Ides of March

griffin

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Beware the Ides of March, indeed. A friend died last night. Ila was a former coworker and a friend of my wife, and she was found dead in her bed this morning. She had hypertension - high blood pressure - and had been suffering chest pains recently, probably due to stress. She'd been fired by her employer about a month ago for no good reason, and therefore she was awarded unemployment compensation, but she hadn't found another job yet. My wife cried when she heard, and I'll miss Ila, too. She was nice.
 

Arwenn

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I know that the Ides of March was the middle of the month corresponding to the full moon, and also the the assassination of Caesar, but not much else, so I thought I would look it up. This from Wikipedia:
The Ides of March (Latin: Idus Martii or Idus Martiae) is a day on the Roman calendar that corresponds to 15 March. It was marked by several religious observances, and became notorious as the date of the assassination of Julius Caesar in 44 BC.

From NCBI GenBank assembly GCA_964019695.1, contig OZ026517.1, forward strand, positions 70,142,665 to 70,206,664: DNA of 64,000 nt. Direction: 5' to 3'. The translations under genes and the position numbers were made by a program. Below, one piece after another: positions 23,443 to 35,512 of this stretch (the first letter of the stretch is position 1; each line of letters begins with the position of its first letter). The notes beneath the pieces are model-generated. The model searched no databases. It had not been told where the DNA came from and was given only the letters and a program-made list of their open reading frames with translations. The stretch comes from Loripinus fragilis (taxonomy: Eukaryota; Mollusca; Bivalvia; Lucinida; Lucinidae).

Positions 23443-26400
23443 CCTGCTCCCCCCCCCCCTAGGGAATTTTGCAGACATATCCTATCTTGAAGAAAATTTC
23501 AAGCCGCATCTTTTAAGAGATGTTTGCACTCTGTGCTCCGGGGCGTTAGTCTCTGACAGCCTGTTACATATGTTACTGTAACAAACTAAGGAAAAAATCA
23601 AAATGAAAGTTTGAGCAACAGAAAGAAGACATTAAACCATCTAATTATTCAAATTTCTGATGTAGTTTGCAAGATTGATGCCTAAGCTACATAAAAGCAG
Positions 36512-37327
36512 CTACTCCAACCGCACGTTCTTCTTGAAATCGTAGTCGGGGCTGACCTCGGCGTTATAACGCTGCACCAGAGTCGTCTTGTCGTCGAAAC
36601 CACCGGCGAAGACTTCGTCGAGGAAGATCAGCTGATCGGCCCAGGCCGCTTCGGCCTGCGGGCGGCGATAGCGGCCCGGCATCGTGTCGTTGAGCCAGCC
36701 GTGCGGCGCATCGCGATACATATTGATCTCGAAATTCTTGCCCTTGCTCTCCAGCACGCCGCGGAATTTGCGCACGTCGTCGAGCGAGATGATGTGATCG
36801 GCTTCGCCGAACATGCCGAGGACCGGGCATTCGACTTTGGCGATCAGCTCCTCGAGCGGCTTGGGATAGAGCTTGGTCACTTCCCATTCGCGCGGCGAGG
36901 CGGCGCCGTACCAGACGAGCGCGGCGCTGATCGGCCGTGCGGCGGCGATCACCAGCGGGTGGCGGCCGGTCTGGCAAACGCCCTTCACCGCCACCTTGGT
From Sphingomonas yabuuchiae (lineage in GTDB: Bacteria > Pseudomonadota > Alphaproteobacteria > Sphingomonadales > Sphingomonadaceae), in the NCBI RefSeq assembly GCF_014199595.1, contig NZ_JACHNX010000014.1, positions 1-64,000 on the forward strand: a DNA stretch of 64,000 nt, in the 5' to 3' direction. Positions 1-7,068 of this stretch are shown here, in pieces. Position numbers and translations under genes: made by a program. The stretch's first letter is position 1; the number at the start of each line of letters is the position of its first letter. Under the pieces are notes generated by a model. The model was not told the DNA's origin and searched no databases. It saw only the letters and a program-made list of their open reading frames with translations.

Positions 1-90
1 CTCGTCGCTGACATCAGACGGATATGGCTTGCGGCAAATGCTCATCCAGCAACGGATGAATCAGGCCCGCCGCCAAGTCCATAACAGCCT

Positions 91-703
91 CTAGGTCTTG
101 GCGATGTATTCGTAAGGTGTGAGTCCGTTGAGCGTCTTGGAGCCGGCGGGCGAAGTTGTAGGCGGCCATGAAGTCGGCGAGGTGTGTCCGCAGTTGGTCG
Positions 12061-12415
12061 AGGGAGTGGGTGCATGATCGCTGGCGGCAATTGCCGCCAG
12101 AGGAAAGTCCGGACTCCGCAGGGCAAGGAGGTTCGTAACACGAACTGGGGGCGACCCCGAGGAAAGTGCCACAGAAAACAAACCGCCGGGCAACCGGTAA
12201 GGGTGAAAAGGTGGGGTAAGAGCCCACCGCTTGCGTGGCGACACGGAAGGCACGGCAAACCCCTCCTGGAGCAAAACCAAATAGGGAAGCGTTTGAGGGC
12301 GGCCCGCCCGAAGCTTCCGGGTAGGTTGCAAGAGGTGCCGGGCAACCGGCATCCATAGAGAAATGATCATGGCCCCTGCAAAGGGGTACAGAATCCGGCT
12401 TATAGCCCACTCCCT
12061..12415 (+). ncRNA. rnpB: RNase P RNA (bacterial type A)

Religious observances
The Ides of each month was sacred to Jupiter, the supreme deity of the Romans. The Flamen Dialis, Jupiter's high priest, led the "Ides sheep" (ovis Idulius) in procession along the Via Sacra to the arx, where it was sacrificed. In addition to the monthly sacrifice, the Ides of March was also the occasion of the Feast of Anna Perenna, a goddess of the year (Latin annus) whose festival originally concluded the ceremonies of the new year. The day was enthusiastically celebrated among the common people with picnics, drinking, and revelry. One source from late antiquity also places the Mamuralia on the Ides of March. This observance, which has aspects of scapegoat or ancient Greek pharmakos ritual, involved beating an old man dressed in animal skins and perhaps driving him from the city. The ritual may have been a new year festival representing the expulsion of the old year.[6]